Computational simulation of the fragmentation and reassembly that led to the formation of Hygiea and its family of asteroids, following an impact with a large object. While changes in the shape of Hygiea occur after the impact, the dwarf-planet candidate eventually acquires a round shape.
Hygiea, the smallest dwarf planet in the Solar System
Crédit: ESO/P. Vernazza et al./MISTRAL algorithm (ONERA/CNRS)
Astronomers using ESO’s SPHERE instrument at the Very Large Telescope (VLT) have revealed that the asteroid Hygiea could be classified as a dwarf planet. The object is the fourth largest in the asteroid belt after Ceres, Vesta and Pallas. For the first time, astronomers have observed Hygiea in sufficiently high resolution to study its surface and determine its shape and size. They found that Hygiea is spherical, potentially taking the crown from Ceres as the smallest dwarf planet in the Solar System. Astronomers from ULiège participated to this study using both TRAPPIST telescopes.
o be officially considered as a dwarf planet, a body of the solar system must fulfill, according to the International Astronomical Union, four conditions. It must be in orbit around the sun; but not around a planet (otherwise it would be a moon); it must not have "cleaned up" the neighborhood of its orbit as the main planets did; and it must have a mass sufficient to reach the hydrostatic equilibrium, that means to have a more or less spherical shape.
The solar system contains many bodies that meet the first three requirements, including the thousands of asteroids in the asteroid Main Belt between Mars and Jupiter. But the new observations of one of the largest asteroids in this region by an international team of astronomers, including astronomers from the ULiège STAR Research Institute show that it could also respect the last condition and enter the restricted circle of dwarf planets.
Its name is Hygiea and it is the fourth largest asteroid, behind the dwarf planet Ceres (945 km in diameter) and the asteroids Vesta (525 km) and Pallas (512 km) in the Main Belt. Hygiea orbits at an average distance of 470 million km from the Sun, three times farther than the Earth.
Until now, Hygiea had been poorly studied - it was considered as a huge rocky body roughly 500 km long by 350 km large with a giant impact crater. But the new observations using the Very Large Telescope (VLT) from the Southern European Observatory in Chile and the two TRAPPIST telescopes from ULiege have revealed its true form and origin.
“Thanks to the unique capabilities of the VLT's SPHERE instrument, one of the most powerful imaging systems in the world using the adaptive optics technique, we have been able to solve the Hygiea form, which to everyone's surprise is almost spherical, "says astronomer Pierre Vernazza of the Astrophysics Laboratory of Marseille in France and lead author of this study.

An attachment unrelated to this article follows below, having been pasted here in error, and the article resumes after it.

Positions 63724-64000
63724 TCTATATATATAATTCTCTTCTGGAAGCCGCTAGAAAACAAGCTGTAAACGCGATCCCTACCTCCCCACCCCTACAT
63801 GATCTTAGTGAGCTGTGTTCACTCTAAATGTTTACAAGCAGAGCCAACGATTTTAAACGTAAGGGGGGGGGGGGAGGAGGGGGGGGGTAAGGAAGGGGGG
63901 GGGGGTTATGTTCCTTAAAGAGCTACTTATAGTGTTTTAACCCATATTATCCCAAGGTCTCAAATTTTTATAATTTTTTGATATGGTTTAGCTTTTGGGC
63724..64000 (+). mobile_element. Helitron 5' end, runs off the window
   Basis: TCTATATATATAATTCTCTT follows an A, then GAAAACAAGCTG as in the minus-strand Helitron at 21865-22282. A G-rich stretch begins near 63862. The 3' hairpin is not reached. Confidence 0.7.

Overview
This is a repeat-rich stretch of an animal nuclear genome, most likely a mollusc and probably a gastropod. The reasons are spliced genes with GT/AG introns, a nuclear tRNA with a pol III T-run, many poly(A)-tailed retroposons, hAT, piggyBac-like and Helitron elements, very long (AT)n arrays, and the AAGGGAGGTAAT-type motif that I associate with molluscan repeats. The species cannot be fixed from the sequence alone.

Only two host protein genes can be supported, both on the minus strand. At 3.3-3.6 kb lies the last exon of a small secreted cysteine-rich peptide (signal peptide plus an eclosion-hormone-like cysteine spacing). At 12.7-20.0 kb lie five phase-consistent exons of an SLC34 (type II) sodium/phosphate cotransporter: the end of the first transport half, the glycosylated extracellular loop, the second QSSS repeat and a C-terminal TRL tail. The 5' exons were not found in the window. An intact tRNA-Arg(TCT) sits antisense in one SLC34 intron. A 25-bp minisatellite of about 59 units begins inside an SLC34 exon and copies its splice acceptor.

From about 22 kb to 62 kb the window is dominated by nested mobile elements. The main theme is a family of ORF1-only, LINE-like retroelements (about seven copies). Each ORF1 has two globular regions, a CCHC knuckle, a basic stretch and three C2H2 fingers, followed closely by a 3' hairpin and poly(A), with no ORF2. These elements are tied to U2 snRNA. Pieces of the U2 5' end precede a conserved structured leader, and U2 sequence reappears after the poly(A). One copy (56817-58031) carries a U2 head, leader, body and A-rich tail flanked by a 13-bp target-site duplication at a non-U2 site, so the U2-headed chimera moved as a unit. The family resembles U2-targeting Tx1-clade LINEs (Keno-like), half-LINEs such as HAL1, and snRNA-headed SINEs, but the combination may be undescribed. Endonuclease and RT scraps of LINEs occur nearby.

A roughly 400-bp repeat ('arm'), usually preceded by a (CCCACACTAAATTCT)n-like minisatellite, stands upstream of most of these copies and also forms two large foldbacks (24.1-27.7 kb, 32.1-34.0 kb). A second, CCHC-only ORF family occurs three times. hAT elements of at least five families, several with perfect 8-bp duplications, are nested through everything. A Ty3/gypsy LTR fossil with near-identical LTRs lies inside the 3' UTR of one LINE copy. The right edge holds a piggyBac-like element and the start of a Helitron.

"Thanks to these images, Hygiea should be reclassified as a dwarf planet, and to this day the smallest of the solar system, thus dethroning Ceres, which is twice as big”.
According to the new measurements, Hygiea has a diameter of just over 430 km and a rotation period which has been revised downwards by a factor of about two to only 13.8 hours. "We already knew that its surface had a composition and density similar to that of the dwarf planet Ceres, but the new observations show that Hygiea is also almost spherical," says Emmanuel Jehin, FNRS Senior Research Associate at ULiege STAR Institute, "We used the two TRAPPIST telescopes for a total of more than a hundred hours to accurately measure its rotation period, an important parameter to rebuild the 3D model, and we found that the period listed was wrong since years! This confirmed the spherical shape model built by the high-resolution images of the VLT and quite different from what we had expected!”
“The absence of a large impact crater is also a surprise" says Marin Ferrais, PhD student of ULiège and today in thesis in the Marseille team. "Indeed, Hygiea is the largest representative of a family of about 7,000 asteroids that share orbits and very similar compositions. An important impact should have been at the origin of these thousands of Asteroids in link to Hygiea and we only found two small craters.”
To solve this puzzle, the team performed many simulations. The scenario that best explains the spherical shape of Hygiea and the associated asteroid family involves a massive collision that occurred about 2 billion years ago, with an asteroid of a diameter between 75 and 150 km moving at high speed that completely pulverized the parent body. Debris were ejected off forming smaller asteroids, but the main mass of melted and hot pieces collapsed. By cooling and hardening, they reformed an almost perfect sphere.
"If Hygiea is officially classified as a dwarf planet, it will expand the range of sizes at which these objects can be found, which means there could be many more dwarf planets than we thought in the solar system!, Emmanuel Jehin concludes."
P. Vernazza, L. Jorda, P. Ševeček, M. Brož, M. Viikinkoski, J. Hanuš, B. Carry, A. Drouard, M. Ferrais, M. Marsset, F. Marchis, M. Birlan, E. Podlewska-Gaca, E. Jehin, P. Bartczak, G. Dudzinski, J. Berthier, J. Castillo-Rogez, F. Cipriani, F. Colas, F. DeMeo, C. Dumas, J. Durech, R. Fetick, T. Fusco, J. Grice, M. Kaasalainen, A. Kryszczynska, P. Lamy, H. Le Coroller, A. Marciniak, T. Michalowski, P. Michel, N. Rambaux, T. Santana-Ros, P. Tanga, F. Vachier, A. Vigan, O. Witasse, B. Yang, M. Gillon, Z. Benkhaldoun, R. Szakats, R. Hirsch, R. Duffard, A. Chapman & J. L. Maestre , “A basin-free spherical shape as an outcome of a giant impact on asteroid Hygiea”, Nature Astronomy, 28 oct. 2019
JEHIN Emmanuël I ORCA Laboratory I STAR Research Institute
FERRAIS Marin I Laboratoire d'Astrophysique de Marseille